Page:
Basic Bar Essentials By Alex Mountjoy Here’s the perfect arsenal of tools, liquors, juices, and mixers for a truly inspired cocktail lounge. Once you start collecting cocktail recipes, you’ll find yourself with a shopping list a mile long. Are all these rare, handcrafted spirits and obscure liqueurs really necessary? Is it worth investing $60 on a drink I may not like? It’s fun to try everything, but in the end, from the spectrum of spirits and mixers there are only a relative handful that I find myself using over and over. If I were stranded on a desert island, these are the ingredients and mixing tools I’d choose.
What You Need on Your Bar Cart
Straight-sided 4oz graduated measuring cup and measuring spoons If you make a great drink once, you’ll want to be able to make it again. The ability to measure accurately is crucial to reproducibility. Measure, and write it down. Notebook or PDA database For some reason, most published recipes are imperfect as written. We can blame the publishers. (Did nobody try this drink?) Or blame the uncertainty principle. Also, a lot of published recipes are simply too small. You need to test and adjust. For every new drink you make, you’ll want to balance the ingredients until they seem right to you. You’ll need a place to keep notes, so that at cocktail hour you can pick up where you left off, building on previous work, just like a real scientist. Standard shaker Don’t leave a sinking ship without one. Come to think of it, don’t leave without ice either. Lemon zester (for lemon or lime twists) The last star in a five-star cocktail is earned by the garnish. Not necessary if you’re drinking alone, but absolutely essential if you’re entertaining. Juice squeezer Fresh lime and lemon juice are crucial cocktail ingredients. The most kingly liqueur in the world cannot compete with the liveliness of fresh-squeezed lime juice. Grater (for ginger) We rescued a lemon zester from our sinking ship, but we might just swim back for the grater, if only to release the fragrant content of the ginger root, which will be second only to lime and lemon in making your protracted island stay survivable.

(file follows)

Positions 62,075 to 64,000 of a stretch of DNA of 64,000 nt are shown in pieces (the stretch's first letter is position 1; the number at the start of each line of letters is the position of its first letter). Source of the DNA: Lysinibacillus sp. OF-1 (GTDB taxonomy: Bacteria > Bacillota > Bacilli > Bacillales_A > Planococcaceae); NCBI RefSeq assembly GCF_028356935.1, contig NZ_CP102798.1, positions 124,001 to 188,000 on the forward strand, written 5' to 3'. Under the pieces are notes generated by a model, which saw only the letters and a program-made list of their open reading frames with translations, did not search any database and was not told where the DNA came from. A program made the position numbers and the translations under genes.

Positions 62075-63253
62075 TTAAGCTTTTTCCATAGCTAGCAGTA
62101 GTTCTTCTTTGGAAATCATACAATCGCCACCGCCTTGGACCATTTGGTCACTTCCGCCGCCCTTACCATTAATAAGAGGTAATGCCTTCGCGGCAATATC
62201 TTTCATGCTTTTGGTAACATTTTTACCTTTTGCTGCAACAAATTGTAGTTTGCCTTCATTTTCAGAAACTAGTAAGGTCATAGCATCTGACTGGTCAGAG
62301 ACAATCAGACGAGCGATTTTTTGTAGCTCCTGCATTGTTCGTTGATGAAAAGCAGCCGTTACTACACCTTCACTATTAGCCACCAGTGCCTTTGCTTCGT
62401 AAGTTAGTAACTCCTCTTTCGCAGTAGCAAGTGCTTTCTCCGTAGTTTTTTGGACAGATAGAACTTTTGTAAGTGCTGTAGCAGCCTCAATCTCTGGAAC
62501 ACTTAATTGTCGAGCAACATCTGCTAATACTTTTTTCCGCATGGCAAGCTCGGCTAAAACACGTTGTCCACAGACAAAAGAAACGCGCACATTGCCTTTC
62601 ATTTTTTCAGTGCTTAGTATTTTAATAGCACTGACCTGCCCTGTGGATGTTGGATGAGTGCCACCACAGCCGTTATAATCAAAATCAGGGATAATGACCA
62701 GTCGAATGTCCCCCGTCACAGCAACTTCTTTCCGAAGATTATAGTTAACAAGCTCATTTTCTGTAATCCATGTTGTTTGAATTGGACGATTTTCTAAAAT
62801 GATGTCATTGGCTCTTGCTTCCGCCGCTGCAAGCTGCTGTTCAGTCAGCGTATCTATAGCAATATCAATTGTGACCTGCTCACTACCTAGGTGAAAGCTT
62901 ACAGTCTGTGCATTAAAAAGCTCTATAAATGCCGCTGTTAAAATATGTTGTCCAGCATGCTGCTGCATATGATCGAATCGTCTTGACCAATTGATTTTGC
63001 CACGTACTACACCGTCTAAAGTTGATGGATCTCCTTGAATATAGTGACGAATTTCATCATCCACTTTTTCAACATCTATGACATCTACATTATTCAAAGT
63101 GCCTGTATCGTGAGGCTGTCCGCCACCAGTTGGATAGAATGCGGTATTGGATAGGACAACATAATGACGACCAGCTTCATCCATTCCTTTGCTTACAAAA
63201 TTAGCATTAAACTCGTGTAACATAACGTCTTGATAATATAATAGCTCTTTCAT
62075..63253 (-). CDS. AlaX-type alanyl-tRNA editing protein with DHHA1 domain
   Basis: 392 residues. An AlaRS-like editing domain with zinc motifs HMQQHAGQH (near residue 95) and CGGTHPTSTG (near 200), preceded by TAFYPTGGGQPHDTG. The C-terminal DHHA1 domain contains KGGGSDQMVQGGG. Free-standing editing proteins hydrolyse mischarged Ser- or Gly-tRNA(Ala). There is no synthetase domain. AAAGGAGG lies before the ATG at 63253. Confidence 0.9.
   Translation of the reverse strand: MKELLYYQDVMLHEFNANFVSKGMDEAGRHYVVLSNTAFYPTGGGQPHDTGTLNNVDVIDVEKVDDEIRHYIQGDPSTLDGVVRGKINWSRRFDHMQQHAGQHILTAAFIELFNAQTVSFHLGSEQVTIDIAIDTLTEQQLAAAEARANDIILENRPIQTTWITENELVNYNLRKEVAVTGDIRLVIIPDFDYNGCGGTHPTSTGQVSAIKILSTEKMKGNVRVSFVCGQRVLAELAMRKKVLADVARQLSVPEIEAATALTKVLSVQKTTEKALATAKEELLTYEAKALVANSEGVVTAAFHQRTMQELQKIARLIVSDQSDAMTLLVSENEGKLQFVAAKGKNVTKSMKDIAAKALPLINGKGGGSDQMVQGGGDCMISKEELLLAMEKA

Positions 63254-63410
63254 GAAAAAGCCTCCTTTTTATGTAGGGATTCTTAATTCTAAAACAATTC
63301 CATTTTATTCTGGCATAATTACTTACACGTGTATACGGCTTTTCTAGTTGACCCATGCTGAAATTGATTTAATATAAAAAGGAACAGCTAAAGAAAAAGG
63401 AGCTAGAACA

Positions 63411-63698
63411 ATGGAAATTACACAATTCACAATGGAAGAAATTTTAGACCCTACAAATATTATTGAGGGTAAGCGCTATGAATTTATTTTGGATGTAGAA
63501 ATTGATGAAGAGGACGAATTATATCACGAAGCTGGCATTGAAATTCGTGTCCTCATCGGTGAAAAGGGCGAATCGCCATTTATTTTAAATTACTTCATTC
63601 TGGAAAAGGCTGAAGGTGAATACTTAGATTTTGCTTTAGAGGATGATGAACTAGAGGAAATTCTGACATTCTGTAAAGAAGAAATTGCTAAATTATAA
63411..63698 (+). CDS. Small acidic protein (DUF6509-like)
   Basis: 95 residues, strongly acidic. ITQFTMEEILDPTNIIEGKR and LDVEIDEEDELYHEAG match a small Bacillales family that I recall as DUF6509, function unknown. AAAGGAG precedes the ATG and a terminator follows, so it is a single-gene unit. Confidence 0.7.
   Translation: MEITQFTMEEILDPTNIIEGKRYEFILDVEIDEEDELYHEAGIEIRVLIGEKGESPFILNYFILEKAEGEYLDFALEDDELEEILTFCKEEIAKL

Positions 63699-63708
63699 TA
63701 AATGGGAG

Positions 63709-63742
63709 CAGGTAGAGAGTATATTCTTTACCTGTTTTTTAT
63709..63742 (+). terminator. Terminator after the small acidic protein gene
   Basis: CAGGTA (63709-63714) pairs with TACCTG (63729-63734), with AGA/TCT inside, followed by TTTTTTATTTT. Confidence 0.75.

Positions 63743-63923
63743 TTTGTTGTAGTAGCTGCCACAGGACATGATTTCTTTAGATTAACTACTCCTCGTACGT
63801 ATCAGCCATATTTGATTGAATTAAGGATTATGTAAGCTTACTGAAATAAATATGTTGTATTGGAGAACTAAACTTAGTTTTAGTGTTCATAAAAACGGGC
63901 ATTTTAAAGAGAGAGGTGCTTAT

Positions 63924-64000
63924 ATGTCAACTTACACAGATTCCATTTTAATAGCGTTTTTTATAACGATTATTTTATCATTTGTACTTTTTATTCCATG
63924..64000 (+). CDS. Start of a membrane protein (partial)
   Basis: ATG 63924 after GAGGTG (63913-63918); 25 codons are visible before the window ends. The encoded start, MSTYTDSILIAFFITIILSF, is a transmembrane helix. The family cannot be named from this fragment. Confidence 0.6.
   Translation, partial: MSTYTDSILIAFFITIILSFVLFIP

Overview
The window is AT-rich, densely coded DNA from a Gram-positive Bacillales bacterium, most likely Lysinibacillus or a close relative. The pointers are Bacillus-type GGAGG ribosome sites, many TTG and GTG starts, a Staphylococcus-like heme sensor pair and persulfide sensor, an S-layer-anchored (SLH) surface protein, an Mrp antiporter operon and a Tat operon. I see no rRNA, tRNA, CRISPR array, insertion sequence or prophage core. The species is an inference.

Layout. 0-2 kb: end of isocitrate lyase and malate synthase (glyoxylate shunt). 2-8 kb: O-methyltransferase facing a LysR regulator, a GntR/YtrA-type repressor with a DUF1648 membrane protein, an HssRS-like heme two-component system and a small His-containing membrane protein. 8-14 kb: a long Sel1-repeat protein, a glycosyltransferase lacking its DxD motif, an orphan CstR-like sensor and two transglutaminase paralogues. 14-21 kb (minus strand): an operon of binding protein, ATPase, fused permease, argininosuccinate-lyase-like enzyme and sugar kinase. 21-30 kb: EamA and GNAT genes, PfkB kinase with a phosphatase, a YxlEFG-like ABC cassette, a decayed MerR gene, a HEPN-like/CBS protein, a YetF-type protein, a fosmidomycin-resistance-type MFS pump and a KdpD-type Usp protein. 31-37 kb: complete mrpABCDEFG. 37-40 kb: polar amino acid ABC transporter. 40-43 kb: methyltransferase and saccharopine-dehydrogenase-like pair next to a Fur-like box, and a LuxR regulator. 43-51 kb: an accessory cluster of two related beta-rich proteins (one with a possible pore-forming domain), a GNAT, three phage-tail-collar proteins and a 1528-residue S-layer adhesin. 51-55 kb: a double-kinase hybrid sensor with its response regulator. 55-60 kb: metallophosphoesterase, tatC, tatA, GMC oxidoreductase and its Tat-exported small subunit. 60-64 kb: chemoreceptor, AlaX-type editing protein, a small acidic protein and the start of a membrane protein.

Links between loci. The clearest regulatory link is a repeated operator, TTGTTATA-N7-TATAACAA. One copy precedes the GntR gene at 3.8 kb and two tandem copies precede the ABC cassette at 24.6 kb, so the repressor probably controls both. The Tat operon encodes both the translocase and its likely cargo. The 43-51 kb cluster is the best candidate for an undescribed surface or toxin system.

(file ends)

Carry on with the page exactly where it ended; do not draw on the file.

Most Important Ingredients
SPIRITS Buy a 1.75-liter jug of a quality version of each of the following and you’ll be set. Vodka: I use Stolichnaya for its superb quality and value. A key ingredient in many classic cocktails, including the gimlet, Cosmopolitan, and Lemon Drop. Gin: Good gin is a fragrant pleasure, and it’s the core of classics such as the Negroni and the martini. These two drinks alone are reason to keep a jug on hand. I use Bombay Sapphire for martinis and Tanqueray for everything else. Bourbon: For the simple reason that you can’t make an Old Fashioned or a Manhattan without it. Jim Beam Black Label is an excellent choice here. Tequila: Buy 100% blue agave only. The best value here is Sauza Hornitos. For sublime margaritas, of course. Whiskey, scotch, or rye: Rye is essential to the classic Sazerac, scotch to the Hole-in-One, whiskey to the Jameson Cocktail. They all have distinct flavors, but to a certain extent they are interchangeable. If you can’t stock them all, just grab a jug of one and you’ll be fine. Rum: Mount Gay is the tastiest choice, whether the recipe calls for light, golden, or dark. LIQUEURS This is the category that can really bury you financially, as every cocktail recipe you come across seems to call for a new one. Having bought most of them, I find that the one I couldn’t live without is Cointreau, the French orange liqueur that’s indispensable to the Cosmopolitan, the Lemon Drop, the margarita, and many others. Cointreau: There are many liqueurs to spend money on, but this one is essential. Campari: This Italian classic is irreplaceable in the Negroni, and its bitter, not-too-sweet nature makes it a rewarding ingredient to experiment with. Sweet vermouth Dry vermouth JUICES Fresh-squeezed lemon and lime juices: These 2 you’ll use all the time, whereas all other juices you’ll use infrequently at best. In practice, you can stretch the meaning of “fresh squeezed.” Store your juice in a 10oz tonic water bottle in the fridge and it’ll be fine for at least a week.